Sodium reduction is a hot topic in the foodservice industry as manufacturers and restaurateurs look for ways to cut sodium without sacrificing flavor or shelf-life. SmartBrief spoke with Anita Jones-Mueller, president and chief executive officer of Healthy Dining about the company’s latest research on sodium reduction and how restaurants can make menus healthier while keeping customers satisfied.
Healthy Dining recently released research on sodium reduction in restaurants. What did you find?
We found some very interesting results! Healthy Dining received funding from the National Institutes of Health through the National Cancer Institute to launch the first ever wide scale study looking at the sensory effects — and customer satisfaction — of simply reducing amounts of high sodium ingredients.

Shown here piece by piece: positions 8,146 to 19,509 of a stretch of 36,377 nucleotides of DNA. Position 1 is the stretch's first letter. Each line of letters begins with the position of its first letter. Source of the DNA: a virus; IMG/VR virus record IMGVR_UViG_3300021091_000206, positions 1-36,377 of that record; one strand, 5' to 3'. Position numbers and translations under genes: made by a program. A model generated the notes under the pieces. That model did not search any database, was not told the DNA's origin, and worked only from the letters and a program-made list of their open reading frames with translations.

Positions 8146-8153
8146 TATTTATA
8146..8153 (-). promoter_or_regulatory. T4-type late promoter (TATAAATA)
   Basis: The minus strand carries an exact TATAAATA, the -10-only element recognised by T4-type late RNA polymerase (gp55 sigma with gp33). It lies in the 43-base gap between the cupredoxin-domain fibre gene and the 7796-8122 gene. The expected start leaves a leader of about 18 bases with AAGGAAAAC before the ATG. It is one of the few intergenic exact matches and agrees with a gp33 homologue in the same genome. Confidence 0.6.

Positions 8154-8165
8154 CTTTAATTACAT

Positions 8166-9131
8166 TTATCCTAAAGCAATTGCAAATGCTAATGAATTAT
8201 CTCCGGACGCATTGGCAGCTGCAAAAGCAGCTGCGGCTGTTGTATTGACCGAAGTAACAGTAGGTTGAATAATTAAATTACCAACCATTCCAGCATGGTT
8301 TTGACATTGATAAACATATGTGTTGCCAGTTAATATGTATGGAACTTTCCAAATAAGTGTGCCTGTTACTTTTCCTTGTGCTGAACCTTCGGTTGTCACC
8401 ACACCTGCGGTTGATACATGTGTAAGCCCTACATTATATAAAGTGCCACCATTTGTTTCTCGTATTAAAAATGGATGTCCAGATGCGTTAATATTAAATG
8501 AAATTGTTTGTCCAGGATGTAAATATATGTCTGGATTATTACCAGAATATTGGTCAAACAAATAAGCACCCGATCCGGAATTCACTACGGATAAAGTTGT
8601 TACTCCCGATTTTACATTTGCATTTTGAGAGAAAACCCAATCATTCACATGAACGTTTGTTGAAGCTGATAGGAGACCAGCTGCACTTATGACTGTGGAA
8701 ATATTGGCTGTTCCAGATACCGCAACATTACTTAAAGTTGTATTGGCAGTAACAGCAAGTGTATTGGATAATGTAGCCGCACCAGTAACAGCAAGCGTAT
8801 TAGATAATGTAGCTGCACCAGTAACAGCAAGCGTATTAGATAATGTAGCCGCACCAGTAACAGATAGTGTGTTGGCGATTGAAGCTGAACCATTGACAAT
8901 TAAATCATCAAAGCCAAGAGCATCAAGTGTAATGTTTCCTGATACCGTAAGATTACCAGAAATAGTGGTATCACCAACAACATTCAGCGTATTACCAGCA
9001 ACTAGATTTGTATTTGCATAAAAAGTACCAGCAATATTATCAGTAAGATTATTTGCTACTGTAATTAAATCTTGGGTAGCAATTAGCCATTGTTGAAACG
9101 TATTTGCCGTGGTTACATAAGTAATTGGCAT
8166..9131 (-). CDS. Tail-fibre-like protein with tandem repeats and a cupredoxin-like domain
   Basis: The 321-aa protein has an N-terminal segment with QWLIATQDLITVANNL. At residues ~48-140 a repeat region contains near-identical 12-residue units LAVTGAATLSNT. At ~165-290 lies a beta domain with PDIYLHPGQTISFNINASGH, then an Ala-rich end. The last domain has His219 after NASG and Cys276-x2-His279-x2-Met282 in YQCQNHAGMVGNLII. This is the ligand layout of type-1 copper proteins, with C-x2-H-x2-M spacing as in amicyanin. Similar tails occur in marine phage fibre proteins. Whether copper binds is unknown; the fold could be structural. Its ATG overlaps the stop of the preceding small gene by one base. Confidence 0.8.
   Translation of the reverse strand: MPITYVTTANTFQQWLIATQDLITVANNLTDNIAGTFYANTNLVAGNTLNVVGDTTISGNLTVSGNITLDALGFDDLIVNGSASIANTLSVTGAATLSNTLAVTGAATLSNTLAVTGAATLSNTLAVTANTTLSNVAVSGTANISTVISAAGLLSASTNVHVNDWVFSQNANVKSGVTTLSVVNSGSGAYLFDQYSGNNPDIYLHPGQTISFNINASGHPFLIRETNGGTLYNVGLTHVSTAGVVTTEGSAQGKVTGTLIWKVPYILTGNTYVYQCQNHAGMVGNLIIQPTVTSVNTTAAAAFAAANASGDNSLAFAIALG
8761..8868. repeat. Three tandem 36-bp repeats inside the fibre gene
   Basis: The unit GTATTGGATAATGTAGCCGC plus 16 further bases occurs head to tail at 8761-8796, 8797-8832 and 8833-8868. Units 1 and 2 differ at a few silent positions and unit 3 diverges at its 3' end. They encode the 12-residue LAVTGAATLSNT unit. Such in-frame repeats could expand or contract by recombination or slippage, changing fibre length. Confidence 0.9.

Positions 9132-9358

Healthy Dining’s registered dietitians and research team worked with four well-known restaurant chains. We reduced the amounts of high-sodium ingredients, such as salt and seasonings, sauces, spreads and cheese, in several popular menu items and tested the flavor profiles of the menu items with more than 1,200 frequent restaurant customers. These customers did not know this was a nutrition-related study or that they may be tasting an item that was reduced in sodium.
The results revealed that in 82% of the items tested, restaurant customers rated the menu items that were reduced in sodium as being equally flavorful as or more flavorful than the original version. The flavor profiles were assessed using five sensory evaluation tools developed by Harry Lawless, PhD, a sensory evaluation expert and Professor Emeritus at Cornell University.